SF State President Lynn Mahoney and Mayor London Breed announce that SF State is offering full scholarships to 10 eligible youth to encourage more students to get vaccinated, at the fifth floor patio of the Administration Building on Oct. 18, 2021. ‘I can’t think of a better incentive than that, in order to be a part of what I think is an incredible institution,’ Breed said. (Sabita Shrestha / Golden Gate Xpress) (Sabita Shrestha)
SF State President Lynn Mahoney and Mayor London Breed announce that SF State is offering full scholarships to 10 eligible youth to encourage more students to get vaccinated, at the fifth floor patio of the Administration Building on Oct. 18, 2021. ‘I can’t think of a better incentive than that, in order to be a part of what I think is an incredible institution,’ Breed said. (Sabita Shrestha / Golden Gate Xpress)

Sabita Shrestha

SF State to offer full tuition to some future students, if vaccinated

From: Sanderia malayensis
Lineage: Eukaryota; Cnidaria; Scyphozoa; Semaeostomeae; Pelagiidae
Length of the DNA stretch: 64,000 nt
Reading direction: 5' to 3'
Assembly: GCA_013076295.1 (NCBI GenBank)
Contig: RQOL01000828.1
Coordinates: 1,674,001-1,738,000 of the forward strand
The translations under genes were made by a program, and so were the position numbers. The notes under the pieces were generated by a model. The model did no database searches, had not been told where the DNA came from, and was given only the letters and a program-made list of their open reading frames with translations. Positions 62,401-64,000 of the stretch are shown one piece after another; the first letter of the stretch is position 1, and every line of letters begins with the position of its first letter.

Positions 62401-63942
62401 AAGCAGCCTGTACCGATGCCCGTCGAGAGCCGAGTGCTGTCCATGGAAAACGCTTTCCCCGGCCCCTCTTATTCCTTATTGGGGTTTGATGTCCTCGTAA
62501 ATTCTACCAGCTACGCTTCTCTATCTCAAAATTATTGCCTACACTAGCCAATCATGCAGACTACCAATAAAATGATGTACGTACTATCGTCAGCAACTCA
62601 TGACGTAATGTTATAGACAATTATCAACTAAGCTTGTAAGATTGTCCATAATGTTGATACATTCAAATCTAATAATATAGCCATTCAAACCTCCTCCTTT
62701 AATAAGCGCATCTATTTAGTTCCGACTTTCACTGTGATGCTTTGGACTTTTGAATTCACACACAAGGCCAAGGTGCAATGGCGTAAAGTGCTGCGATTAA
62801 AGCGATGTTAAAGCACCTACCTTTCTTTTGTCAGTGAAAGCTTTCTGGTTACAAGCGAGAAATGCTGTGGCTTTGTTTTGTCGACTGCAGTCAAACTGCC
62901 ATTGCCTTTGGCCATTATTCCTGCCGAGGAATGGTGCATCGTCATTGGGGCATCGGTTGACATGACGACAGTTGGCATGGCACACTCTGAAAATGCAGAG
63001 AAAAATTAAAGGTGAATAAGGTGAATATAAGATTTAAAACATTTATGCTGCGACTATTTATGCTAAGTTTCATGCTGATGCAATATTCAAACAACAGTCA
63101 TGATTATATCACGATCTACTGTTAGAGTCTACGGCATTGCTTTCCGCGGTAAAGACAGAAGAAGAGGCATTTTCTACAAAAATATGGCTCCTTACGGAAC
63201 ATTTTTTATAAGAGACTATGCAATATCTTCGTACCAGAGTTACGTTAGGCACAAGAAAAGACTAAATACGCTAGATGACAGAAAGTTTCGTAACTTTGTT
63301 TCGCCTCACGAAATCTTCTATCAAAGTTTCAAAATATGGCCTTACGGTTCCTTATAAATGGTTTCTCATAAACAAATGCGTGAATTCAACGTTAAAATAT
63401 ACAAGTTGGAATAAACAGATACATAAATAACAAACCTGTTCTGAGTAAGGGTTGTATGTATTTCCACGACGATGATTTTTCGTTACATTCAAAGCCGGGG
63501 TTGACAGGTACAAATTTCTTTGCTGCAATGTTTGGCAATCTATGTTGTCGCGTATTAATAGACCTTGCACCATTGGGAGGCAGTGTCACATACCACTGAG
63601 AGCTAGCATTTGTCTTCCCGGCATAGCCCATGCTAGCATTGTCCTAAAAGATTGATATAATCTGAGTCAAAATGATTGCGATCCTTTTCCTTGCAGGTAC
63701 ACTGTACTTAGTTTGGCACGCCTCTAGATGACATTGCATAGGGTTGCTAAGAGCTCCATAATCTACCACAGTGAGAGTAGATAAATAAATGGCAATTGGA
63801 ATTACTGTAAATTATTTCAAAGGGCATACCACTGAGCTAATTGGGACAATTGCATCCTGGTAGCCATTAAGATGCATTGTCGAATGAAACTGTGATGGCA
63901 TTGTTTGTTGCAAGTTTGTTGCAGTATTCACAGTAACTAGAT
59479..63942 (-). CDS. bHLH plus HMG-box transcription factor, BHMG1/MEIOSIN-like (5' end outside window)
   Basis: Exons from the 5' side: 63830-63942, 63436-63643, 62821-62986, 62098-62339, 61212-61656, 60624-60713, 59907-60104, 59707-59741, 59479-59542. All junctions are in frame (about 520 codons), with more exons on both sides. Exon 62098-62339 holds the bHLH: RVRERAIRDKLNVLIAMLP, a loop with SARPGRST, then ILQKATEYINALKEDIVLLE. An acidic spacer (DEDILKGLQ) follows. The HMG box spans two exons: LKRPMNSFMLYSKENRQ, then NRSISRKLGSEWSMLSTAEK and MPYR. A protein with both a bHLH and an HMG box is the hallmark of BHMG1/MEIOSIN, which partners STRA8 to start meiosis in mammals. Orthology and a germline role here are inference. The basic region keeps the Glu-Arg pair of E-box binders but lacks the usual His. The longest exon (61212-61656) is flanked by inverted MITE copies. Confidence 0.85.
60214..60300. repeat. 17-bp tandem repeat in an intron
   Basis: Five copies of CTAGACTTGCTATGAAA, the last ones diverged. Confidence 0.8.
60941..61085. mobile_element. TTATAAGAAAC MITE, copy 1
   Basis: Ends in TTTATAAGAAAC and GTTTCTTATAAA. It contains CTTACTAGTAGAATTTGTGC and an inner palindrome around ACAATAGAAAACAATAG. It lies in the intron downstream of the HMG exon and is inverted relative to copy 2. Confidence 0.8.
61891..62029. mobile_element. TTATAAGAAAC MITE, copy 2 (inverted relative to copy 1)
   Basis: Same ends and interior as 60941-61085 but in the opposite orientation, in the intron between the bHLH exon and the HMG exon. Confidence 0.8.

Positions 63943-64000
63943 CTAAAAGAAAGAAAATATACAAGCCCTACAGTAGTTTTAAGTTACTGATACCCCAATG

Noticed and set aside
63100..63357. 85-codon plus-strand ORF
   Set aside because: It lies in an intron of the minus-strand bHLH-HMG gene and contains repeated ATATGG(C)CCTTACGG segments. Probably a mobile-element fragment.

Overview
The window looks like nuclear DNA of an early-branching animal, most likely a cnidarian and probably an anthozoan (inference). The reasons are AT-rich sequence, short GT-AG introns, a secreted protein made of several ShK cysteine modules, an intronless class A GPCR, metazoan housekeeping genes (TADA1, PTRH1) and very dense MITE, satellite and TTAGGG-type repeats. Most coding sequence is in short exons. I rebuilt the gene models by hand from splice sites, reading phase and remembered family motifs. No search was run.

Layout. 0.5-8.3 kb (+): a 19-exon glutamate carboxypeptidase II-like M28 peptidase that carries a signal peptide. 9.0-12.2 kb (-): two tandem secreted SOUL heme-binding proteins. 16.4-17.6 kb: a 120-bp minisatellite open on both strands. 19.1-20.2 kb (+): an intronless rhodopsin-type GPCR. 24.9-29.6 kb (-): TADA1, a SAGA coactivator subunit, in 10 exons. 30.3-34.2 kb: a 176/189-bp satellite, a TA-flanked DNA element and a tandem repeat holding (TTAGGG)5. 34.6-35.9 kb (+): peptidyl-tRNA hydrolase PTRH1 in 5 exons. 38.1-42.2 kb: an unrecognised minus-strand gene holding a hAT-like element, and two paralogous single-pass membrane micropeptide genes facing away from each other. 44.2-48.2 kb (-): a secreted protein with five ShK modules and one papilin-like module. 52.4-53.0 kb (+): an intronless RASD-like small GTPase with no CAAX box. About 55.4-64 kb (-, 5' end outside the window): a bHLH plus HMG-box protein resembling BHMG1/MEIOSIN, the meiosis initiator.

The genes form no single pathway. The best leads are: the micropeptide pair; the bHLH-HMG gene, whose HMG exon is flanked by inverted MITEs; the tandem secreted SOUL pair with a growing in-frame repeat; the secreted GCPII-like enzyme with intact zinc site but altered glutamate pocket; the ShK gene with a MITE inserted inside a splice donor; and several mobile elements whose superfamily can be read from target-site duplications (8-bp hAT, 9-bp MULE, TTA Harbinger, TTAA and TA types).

The move, which SF State President Lynn Mahoney came up with, is a collaborative effort with the San Francisco Department of Public Health and the Mayor’s Office to get children ages 12 to 17 fully vaccinated.

October 18, 2021

SF State President Lynn Mahoney, Mayor London Breed and the deputy director for the San Francisco Department of Public Health announced on Monday an incentive for prospective students — four years of free tuition for 10 students, if vaccinated, from ages 12 to 17.

Tuition would be paid for through the SF State Foundation’s Board of Directors, a philanthropic branch of the university, which seeks funding for SF State.

As of Sunday, 90% of San Franciscans in the targeted age range have received at least one shot. 

“What we want to do is get our institutions of higher learning, as well as the school district and many of our schools that are open — we want them to stay open,” Breed said at the press conference. “And we want the teachers, we want the administrators, we want the janitors and all of the folks who work in those schools, and our kids, to be safe.”